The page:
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habit

hab·it / ˈhabit/ • n. 1. a settled or regular tendency or practice, esp. one that is hard to give up: this can develop into a bad habit | we stayed together out of habit. ∎  inf. an addictive practice, esp. one of taking drugs: a cocaine habit. ∎  Psychol. an automatic reaction to a specific situation. ∎  general shape or mode of growth, esp. of a plant or a mineral: a shrub of spreading habit. 2. a long, loose garment worn by a member of a religious order or congregation. ∎ short for riding habit. ∎ archaic dress; attire. 3. archaic a person's bodily condition or constitution: a victim to a consumptive habit. • v. [tr.] (usu. be habited) archaic dress; clothe: a boy habited as a serving lad. PHRASES: break (or inf. kick) the habit stop engaging in a habitual practice. ORIGIN: Middle English: from Old French abit, habit, from Latin habitus ‘condition, appearance,’ from habere ‘have, consist of.’ The term originally meant ‘dress, attire,’ later coming to denote physical or mental constitution.

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habit

habit
A. apparel, dress XIII;

B. mental constitution XIV; settled disposition, custom XVI. ME. (h)abit — OF. abit (later and mod. habit) :- L. habitus, f. habit-, pp. stem of habēre have, hold, refl. be constituted, be. The range of meaning (in modF. distributed between habit dress and habitude custom) was fully developed in L.
So habit vb. A. †dwell (cf. INHABIT) XIV; B. dress XVI. — (O)F. habiter — L. habitāre. habitation XIV. habitat XVIII. — L. ‘dwells’, 3rd pers. sg. pres. ind. of habitāre dwell, inhabit; from its use in floras and faunas to introduce the place of occurrence of a species (e.g. ‘Common Primrose. Habitat in sylvis’). habitual. †pert. to the inward disposition XVI; pert. to habit, customary XVII. — medL. habituālis. So habituate XVI. f. pp. stem of late L. habituāre. habitué habitual visitor. XIX. — F., pp. of habituer, habitude constitution, temperament XIV; disposition, habit XVII.

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habit

habit The development of an individual crystal, or aggregate of crystals, to produce a particular external shape, with development depending on the conditions obtaining during formation. Individual crystals may possess habits such as acicular (needlelike), tabular (broad and flat), fibrous (hairlike), or prismatic (elongated in one direction). Aggregates of crystals may possess habits such as botryoidal, dendritic, or reniform (kidney-shaped).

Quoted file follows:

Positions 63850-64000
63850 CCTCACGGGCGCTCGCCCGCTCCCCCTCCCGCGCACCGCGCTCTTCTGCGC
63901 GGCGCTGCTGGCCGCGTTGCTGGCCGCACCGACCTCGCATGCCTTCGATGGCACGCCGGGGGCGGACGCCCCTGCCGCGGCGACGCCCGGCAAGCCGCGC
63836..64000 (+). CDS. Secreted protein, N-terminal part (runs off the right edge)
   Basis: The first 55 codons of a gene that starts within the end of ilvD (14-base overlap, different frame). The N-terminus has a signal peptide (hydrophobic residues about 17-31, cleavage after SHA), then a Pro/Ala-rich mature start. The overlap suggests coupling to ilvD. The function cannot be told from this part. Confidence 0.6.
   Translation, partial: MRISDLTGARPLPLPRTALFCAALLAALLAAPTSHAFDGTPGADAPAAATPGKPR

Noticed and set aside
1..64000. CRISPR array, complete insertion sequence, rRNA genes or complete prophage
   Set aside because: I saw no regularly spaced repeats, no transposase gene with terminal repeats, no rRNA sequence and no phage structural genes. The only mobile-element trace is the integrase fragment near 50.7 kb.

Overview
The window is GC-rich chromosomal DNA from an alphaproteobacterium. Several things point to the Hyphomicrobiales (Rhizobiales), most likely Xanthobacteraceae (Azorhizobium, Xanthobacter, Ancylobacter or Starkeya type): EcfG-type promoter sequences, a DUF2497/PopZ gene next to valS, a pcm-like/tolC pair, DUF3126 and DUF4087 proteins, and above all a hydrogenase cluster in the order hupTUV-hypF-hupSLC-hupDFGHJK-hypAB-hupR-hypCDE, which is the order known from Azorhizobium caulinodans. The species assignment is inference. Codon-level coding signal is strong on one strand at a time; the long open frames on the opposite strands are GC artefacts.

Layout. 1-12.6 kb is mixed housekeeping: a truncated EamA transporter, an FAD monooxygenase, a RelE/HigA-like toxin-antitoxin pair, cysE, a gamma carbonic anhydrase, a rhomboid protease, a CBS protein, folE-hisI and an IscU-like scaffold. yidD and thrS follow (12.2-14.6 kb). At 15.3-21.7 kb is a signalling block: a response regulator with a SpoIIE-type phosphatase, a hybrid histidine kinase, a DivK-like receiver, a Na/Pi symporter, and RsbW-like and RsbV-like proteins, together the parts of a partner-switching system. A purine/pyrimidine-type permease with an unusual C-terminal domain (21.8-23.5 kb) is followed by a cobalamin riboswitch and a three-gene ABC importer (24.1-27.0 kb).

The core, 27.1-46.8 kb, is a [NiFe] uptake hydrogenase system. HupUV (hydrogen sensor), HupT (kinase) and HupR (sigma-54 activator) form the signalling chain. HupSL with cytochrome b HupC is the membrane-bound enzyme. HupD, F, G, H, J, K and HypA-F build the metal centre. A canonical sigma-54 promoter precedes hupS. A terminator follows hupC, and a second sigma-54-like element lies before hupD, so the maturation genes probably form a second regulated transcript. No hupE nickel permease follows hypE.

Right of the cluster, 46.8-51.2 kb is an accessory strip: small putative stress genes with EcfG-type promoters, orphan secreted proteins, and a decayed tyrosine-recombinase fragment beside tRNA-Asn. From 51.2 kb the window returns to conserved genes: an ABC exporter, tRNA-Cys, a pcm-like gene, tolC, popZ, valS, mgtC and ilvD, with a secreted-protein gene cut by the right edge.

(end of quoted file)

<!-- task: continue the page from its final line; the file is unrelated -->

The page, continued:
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habit

habit (hab-it) n. a constant, almost automatic, practice acquired by frequent repetition. h. training teaching psychiatric patients to relearn habits of personal hygiene by repetition and encouragement.

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habit

habit a long, loose garment worn by a member of a religious order; the habit is used to mean the monastic order or profession.

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habit

habit The typical growth form or occurrence of a plant (i.e. its form or shape).

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habit

habitacquit, admit, backlit, bedsit, befit, bit, Brit, Britt, chit, commit, demit, dit, emit, fit, flit, frit, git, grit, hit, intermit, it, kit, knit, legit, lickety-split, lit, manumit, mishit, mitt, nit, omit, outsit, outwit, permit, pit, Pitt, pretermit, quit, remit, retrofit, shit, sit, skit, slit, snit, spit, split, sprit, squit, submit, tit, transmit, twit, whit, wit, writ, zit •albeit, howbeit •poet •bluet, cruet, intuit, suet, Yuit •Inuit • floruit • Jesuit •Babbitt, cohabit, habit, rabbet, rabbit •ambit, gambit •jackrabbit • barbet • Nesbit • rarebit •adhibit, exhibit, gibbet, inhibit, prohibit •titbit (US tidbit) • flibbertigibbet •Cobbett, gobbet, hobbit, obit, probit •orbit • Tobit •cubit, two-bit •hatchet, latchet, ratchet •Pritchett •crotchet, rochet

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